Urso’s work was installed in close dialogue with Giovanni Testori’s Art Library, which had reached the end of its re-organisation. The large library, located at the base of the staircase, contains monographs on medieval and modern artists up to the 18th century. Urso’s work flourished among the volumes and climbed up the stairs to the first floor, making the grand staircase a tribute to the German painter Hans Memling (1430-1494) and his famous Last Judgement, the so-called Gdansk Triptych (circa 1470). 
Arranged between the books, nine dioramas rendered the composition: from Christ the judge – powerful enough not to retain his strength within the glass – to saved, purging and damned souls. In these little magic theatres (Stations of the Cross, 2016), the images of the Triptych acquired the third dimension thanks to seemingly extraneous elements, which brought them back to a domestic temperament. In the series along the stairs (A study on The Last Judgment of Hans Memling, 2015/2016), nature became stepmotherly and, replacing the flames in a function that was anything but decorative, did not slow down the torments of the damned but participated in their subjective suffering.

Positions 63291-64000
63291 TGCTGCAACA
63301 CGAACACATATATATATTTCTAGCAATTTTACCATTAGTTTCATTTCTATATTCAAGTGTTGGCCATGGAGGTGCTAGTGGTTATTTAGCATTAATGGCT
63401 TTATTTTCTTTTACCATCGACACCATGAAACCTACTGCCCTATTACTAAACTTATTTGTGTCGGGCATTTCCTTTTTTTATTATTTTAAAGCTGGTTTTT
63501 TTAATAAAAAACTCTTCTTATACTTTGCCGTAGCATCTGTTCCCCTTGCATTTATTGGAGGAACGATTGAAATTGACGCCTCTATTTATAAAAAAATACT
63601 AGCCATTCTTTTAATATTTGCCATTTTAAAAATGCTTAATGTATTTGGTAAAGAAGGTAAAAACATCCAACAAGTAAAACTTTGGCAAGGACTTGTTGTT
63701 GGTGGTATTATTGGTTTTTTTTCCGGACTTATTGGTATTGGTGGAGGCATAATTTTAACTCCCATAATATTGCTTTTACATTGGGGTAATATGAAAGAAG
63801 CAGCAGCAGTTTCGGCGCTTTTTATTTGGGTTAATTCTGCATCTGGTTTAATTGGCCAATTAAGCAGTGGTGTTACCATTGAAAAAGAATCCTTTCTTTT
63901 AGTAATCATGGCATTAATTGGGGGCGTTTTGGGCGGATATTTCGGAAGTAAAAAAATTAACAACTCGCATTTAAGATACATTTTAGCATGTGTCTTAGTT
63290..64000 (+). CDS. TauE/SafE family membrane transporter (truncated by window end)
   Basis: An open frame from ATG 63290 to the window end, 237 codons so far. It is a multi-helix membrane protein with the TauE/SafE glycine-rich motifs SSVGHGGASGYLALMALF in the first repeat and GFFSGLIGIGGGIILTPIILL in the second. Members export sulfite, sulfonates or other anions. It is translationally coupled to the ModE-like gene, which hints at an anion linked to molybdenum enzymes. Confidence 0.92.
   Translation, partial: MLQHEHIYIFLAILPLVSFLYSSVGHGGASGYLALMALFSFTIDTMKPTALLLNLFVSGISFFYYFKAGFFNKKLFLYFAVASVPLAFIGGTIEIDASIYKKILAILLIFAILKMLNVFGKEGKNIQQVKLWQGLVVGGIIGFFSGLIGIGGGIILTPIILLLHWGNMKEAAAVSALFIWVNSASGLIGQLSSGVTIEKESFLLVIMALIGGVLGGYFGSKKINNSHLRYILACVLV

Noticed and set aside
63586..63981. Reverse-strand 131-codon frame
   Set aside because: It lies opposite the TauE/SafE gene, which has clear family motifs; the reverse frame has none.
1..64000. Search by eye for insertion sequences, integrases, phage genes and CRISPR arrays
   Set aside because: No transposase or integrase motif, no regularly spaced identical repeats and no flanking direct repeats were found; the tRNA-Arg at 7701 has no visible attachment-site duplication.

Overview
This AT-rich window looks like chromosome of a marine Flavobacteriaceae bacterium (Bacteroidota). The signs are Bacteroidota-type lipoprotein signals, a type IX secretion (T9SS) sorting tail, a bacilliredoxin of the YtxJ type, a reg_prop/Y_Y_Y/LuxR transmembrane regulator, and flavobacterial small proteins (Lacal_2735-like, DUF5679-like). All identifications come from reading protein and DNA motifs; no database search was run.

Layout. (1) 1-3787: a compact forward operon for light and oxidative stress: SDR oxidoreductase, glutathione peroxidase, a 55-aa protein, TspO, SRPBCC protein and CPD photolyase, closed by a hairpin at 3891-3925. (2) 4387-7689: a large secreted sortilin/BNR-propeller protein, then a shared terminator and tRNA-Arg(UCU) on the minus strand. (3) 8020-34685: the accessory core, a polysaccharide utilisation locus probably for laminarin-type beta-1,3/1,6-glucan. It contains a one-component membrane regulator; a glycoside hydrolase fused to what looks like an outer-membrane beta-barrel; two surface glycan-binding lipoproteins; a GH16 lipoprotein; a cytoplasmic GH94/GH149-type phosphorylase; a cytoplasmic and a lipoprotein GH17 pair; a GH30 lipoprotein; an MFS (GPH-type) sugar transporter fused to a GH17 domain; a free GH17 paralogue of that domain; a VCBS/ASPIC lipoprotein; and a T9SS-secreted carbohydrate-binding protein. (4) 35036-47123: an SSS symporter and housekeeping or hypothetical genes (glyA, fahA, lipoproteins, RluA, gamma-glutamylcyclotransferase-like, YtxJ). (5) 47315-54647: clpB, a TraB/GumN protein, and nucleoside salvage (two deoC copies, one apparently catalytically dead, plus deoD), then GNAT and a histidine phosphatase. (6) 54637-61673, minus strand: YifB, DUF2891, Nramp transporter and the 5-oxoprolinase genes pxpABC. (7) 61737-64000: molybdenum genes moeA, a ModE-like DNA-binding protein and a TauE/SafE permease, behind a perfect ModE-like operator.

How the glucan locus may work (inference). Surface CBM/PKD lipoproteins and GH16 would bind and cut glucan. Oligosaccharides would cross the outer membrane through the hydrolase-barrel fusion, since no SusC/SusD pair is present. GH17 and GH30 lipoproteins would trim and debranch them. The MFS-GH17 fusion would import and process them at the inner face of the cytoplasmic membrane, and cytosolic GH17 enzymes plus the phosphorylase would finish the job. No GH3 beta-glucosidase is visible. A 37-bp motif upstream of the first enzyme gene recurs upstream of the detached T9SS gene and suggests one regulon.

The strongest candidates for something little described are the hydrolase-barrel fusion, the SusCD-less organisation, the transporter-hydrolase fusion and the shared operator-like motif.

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Posted on: 29 October 2021, by : Alessandro Ulleri
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